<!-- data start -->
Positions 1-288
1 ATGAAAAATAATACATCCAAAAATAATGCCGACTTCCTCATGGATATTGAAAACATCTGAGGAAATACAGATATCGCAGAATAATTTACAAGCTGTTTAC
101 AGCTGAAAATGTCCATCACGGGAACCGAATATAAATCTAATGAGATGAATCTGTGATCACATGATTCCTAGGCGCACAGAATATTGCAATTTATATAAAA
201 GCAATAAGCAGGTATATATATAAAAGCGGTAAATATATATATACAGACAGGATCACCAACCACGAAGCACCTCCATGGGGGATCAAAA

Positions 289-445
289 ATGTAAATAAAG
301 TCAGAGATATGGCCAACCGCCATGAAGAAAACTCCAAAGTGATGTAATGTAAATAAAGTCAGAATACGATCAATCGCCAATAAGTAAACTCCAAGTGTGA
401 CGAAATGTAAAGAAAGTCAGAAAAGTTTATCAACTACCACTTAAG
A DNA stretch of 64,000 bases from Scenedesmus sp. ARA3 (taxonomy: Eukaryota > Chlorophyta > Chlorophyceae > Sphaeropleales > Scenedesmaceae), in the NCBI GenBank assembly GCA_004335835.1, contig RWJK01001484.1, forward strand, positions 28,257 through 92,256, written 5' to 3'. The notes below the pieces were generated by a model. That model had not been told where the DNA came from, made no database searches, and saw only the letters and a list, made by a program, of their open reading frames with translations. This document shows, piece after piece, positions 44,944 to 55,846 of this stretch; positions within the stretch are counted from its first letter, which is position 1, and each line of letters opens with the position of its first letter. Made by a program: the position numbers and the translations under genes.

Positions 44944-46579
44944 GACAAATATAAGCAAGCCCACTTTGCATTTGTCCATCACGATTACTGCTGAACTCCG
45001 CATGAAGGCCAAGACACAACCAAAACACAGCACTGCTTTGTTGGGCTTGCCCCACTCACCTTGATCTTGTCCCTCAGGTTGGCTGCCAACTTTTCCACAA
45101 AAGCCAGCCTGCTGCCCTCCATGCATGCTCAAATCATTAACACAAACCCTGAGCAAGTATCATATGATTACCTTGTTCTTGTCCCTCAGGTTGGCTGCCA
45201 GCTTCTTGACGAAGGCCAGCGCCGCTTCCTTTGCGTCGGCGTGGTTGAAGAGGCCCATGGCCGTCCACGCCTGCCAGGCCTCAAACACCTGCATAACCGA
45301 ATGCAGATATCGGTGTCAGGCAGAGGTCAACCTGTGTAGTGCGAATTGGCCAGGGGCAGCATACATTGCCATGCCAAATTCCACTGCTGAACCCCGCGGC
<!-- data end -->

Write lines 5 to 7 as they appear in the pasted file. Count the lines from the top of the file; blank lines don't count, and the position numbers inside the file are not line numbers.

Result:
Positions 289-445
289 ATGTAAATAAAG
301 TCAGAGATATGGCCAACCGCCATGAAGAAAACTCCAAAGTGATGTAATGTAAATAAAGTCAGAATACGATCAATCGCCAATAAGTAAACTCCAAGTGTGA